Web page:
You have a routing problem there. Mmm what IP/mask do you get from the OpenVPN connection? The same as any of your internal networks? Looks like the VPN is pushing routes that direct the traffic intended to the other interfaces through the VPN. What if you use a completely different network segment for your internal networks?

    I don't think the IP I get from the OVPN connection interferes with any of my internal ones actually, its in a completely different range. This is what the logon sequence looks like:

    Feb 10 11:09:40	openvpn[52909]: [ovpn1] Peer Connection Initiated with [AF_INET]178.132.75.50:1194
    Feb 10 11:09:43	openvpn[52909]: SENT CONTROL [ovpn1]: 'PUSH_REQUEST' (status=1)
    Feb 10 11:09:43	openvpn[52909]: PUSH: Received control message: 'PUSH_REPLY,ifconfig-ipv6 2a03:8600:1001:2037::1009/64 2a03:8600:1001:2037::1,route-ipv6 2000::/3 2A03:8600:1001:2037::1,redirect-gateway def1 bypass-dhcp,dhcp-option DNS 178.132.75.60,tun-ipv6,route-gateway 178.132.78.193,topology subnet,ping 3,ping-restart 15,ifconfig 178.132.78.203 255.255.255.224'
    Feb 10 11:09:43	openvpn[52909]: OPTIONS IMPORT: timers and/or timeouts modified
    Feb 10 11:09:43	openvpn[52909]: OPTIONS IMPORT: --ifconfig/up options modified
    Feb 10 11:09:43	openvpn[52909]: OPTIONS IMPORT: route options modified
    Feb 10 11:09:43	openvpn[52909]: OPTIONS IMPORT: route-related options modified
    Feb 10 11:09:43	openvpn[52909]: OPTIONS IMPORT: --ip-win32 and/or --dhcp-option options modified
    Feb 10 11:09:43	openvpn[52909]: ROUTE default_gateway= <myispsgatewayipaddress>Feb 10 11:09:43	openvpn[52909]: ROUTE6: default_gateway=UNDEF
    Feb 10 11:09:43	openvpn[52909]: TUN/TAP device /dev/tun2 opened
    Feb 10 11:09:43	openvpn[52909]: do_ifconfig, tt->ipv6=1, tt->did_ifconfig_ipv6_setup=1
    Feb 10 11:09:43	openvpn[52909]: /sbin/ifconfig ovpnc2 178.132.78.203 netmask 255.255.255.224 mtu 1500 up
    Feb 10 11:09:43	openvpn[52909]: /sbin/route add -net 178.132.78.192 178.132.78.203 255.255.255.224
    Feb 10 11:09:43	openvpn[52909]: ERROR: FreeBSD route add command failed: external program exited with error status: 1
    Feb 10 11:09:43	openvpn[52909]: /sbin/ifconfig ovpnc2 inet6 2a03:8600:1001:2037::1009/64
    Feb 10 11:09:43	openvpn[52909]: /usr/local/sbin/ovpn-linkup ovpnc2 1500 1541 178.132.78.203 255.255.255.224 init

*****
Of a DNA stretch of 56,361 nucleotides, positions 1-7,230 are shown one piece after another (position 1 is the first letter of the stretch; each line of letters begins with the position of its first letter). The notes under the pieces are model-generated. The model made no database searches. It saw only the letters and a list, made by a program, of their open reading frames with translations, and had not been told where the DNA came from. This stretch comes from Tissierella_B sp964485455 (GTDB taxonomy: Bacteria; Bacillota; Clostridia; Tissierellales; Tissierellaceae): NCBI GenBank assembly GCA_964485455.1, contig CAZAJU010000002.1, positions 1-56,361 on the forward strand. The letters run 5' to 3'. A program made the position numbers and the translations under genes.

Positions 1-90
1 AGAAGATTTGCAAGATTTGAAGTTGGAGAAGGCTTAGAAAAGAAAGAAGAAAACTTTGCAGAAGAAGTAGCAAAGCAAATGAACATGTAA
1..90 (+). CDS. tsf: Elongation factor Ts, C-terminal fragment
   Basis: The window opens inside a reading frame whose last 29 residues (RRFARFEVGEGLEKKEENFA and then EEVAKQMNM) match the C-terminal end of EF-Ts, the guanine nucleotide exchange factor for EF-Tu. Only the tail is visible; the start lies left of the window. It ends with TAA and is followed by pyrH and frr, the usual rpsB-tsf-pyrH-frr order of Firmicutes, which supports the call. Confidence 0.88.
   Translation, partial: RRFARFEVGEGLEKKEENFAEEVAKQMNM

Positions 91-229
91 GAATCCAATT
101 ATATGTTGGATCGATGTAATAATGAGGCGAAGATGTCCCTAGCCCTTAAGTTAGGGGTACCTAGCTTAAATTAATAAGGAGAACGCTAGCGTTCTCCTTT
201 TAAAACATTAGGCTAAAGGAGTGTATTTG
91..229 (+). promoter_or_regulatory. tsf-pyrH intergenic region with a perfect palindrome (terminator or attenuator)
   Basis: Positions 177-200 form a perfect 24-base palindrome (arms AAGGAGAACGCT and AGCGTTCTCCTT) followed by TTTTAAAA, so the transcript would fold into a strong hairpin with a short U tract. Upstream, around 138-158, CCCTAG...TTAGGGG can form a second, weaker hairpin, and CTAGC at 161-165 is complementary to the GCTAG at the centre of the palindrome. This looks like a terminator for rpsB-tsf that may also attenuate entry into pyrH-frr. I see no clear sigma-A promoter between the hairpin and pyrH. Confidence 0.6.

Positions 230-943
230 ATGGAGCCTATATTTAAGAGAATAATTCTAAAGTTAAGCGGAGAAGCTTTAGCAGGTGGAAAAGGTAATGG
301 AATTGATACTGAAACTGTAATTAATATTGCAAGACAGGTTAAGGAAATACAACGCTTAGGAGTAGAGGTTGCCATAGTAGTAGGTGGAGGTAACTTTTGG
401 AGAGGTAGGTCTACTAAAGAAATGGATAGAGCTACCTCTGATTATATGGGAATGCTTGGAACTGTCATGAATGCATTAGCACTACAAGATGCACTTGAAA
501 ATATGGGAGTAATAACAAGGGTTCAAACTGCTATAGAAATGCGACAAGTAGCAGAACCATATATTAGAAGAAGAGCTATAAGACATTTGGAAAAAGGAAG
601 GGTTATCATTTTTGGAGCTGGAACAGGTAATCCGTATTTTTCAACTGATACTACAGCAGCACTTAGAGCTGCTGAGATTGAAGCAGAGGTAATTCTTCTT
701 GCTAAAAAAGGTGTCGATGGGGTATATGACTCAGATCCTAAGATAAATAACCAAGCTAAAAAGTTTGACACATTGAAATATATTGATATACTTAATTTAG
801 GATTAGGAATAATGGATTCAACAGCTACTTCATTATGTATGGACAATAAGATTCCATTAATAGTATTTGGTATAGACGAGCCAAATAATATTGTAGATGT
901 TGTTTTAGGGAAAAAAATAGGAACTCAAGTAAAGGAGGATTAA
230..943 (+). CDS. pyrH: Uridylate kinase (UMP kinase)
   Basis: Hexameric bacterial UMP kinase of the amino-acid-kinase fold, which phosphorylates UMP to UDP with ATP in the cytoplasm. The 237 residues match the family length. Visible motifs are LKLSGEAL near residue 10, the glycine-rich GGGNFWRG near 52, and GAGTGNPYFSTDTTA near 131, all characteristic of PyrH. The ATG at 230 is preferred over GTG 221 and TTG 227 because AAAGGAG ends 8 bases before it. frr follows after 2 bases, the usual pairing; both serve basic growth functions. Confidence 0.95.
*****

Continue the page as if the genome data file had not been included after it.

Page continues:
Feb 10 11:09:43	openvpn[52909]: /sbin/route add -net 178.132.75.50 130.243.232.1 255.255.255.255
    Feb 10 11:09:43	openvpn[52909]: /sbin/route add -net 0.0.0.0 178.132.78.193 128.0.0.0
    Feb 10 11:09:43	openvpn[52909]: /sbin/route add -net 128.0.0.0 178.132.78.193 128.0.0.0
    Feb 10 11:09:43	openvpn[52909]: add_route_ipv6(2000::/3 -> 2a03:8600:1001:2037::1 metric 0) dev ovpnc2
    Feb 10 11:09:43	openvpn[52909]: /sbin/route add -inet6 2000::/3 -iface ovpnc2
    Feb 10 11:09:43	openvpn[52909]: Initialization Sequence Completed</myispsgatewayipaddress>
    

    I also noted something strange today. The OVPN connection went down for some reason, in the logs it said it couldn't resolve the address to the OVPN server. This made all internet access go down from all clients, including the clients on the interface that I had told to use the WAN_DHCP-gateway (to get a non-VPN-IP). When I restarted the OVPN-connection, it connected fine and everything worked.

    Is it hard to route/firewall-rule-stuff through the OVPN connection if I choose to use the route-nopull command for the OVPN connection?



  • @phil.davis:

    I suspect you are best to use a "not" rule. For example, on WIFI1, you want to route all traffic except for packets with destination (LAN or WIFI2), to WAN_DHCP.
    a) Put the default rule back the way it was (so it will allow any packets that don't match special rules, and those packets will get routed by the normal routing table, e.g. WIFI1 to LAN, WIFI1 to WIFI2).
    b) Add a rule to WIFI1 passing source WIFI1 Net, destination not LAN Net, gateway WAN_DHCP - this will not match traffic to LAN, so traffic to LAN will fall through to the default rule and get normal routing. All other traffic will head out WAN_DHCP.

    For you, (b) is not quite right. You really want "destination (not LAN) and (not WIFI2)". To do that, add an Alias which has the network IP ranges for LAN and WIFI2 in it - e.g. name it InternalIPs - then in (b) make the destination (not InternalIPs).

    Essentially, you want a way to specify destination "all addresses not in my internal network", and do the policy-based routing to WAN_DHCP on those only. In your case, you can even use (not 192.168.0.0/16) - then if you add other 192.168.n.0/24 nets to your internal network in future, the rules will work. It would be handy if there was a "built-in" alias for the private IPv4 address space, then it would be easy for anyone to specify rules to match (private IPv4 address) and (not private IPv4 address) - hmm now I'm rambling:)

    Can't I just add two rules under the default rule on WIFI1? I.e., two not-rules just over/under each other?



  • UPDATE: I went ahead and tried doing it the route-nopull way instead. Had some success!

    I added the route-nopull command to the OVPN client config. This leaves my routing intact, I think. Then I added this OVPN client connection as an interface, named it "VPN". This made the VPN appear under "Gateways", but the default is still my usual ISP on WAN. I then under "Outbound NAT", I removed all the rules, switched to automatic, saved, and then back to manual and saved. This created a number of rules apparently needed for this to work. Applied the changes.